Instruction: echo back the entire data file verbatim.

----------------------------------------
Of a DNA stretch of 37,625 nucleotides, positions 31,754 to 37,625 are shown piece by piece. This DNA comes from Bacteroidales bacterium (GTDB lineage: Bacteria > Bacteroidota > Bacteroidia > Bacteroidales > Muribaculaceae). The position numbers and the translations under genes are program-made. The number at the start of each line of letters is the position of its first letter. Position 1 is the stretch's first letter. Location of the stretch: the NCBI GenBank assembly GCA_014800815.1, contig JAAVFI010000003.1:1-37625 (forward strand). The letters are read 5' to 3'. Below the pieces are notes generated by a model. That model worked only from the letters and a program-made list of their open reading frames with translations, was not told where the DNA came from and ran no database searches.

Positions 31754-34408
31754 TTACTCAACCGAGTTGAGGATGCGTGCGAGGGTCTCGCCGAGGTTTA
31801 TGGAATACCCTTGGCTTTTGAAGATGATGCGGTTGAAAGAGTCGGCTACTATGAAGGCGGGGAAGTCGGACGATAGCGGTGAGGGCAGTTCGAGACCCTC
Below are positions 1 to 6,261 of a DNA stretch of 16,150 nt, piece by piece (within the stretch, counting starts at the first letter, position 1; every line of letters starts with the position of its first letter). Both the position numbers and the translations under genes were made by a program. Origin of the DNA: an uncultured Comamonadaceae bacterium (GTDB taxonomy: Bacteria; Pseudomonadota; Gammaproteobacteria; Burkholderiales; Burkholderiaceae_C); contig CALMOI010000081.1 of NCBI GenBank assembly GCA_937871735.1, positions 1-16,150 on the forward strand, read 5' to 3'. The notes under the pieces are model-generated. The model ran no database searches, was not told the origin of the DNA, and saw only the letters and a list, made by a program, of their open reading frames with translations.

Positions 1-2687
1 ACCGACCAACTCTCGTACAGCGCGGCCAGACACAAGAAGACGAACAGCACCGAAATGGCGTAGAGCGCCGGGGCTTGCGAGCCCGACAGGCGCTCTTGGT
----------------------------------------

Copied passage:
Of a DNA stretch of 37,625 nucleotides, positions 31,754 to 37,625 are shown piece by piece. This DNA comes from Bacteroidales bacterium (GTDB lineage: Bacteria > Bacteroidota > Bacteroidia > Bacteroidales > Muribaculaceae). The position numbers and the translations under genes are program-made. The number at the start of each line of letters is the position of its first letter. Position 1 is the stretch's first letter. Location of the stretch: the NCBI GenBank assembly GCA_014800815.1, contig JAAVFI010000003.1:1-37625 (forward strand). The letters are read 5' to 3'. Below the pieces are notes generated by a model. That model worked only from the letters and a program-made list of their open reading frames with translations, was not told where the DNA came from and ran no database searches.

Positions 31754-34408
31754 TTACTCAACCGAGTTGAGGATGCGTGCGAGGGTCTCGCCGAGGTTTA
31801 TGGAATACCCTTGGCTTTTGAAGATGATGCGGTTGAAAGAGTCGGCTACTATGAAGGCGGGGAAGTCGGACGATAGCGGTGAGGGCAGTTCGAGACCCTC
Below are positions 1 to 6,261 of a DNA stretch of 16,150 nt, piece by piece (within the stretch, counting starts at the first letter, position 1; every line of letters starts with the position of its first letter). Both the position numbers and the translations under genes were made by a program. Origin of the DNA: an uncultured Comamonadaceae bacterium (GTDB taxonomy: Bacteria; Pseudomonadota; Gammaproteobacteria; Burkholderiales; Burkholderiaceae_C); contig CALMOI010000081.1 of NCBI GenBank assembly GCA_937871735.1, positions 1-16,150 on the forward strand, read 5' to 3'. The notes under the pieces are model-generated. The model ran no database searches, was not told the origin of the DNA, and saw only the letters and a list, made by a program, of their open reading frames with translations.

Positions 1-2687
1 ACCGACCAACTCTCGTACAGCGCGGCCAGACACAAGAAGACGAACAGCACCGAAATGGCGTAGAGCGCCGGGGCTTGCGAGCCCGACAGGCGCTCTTGGT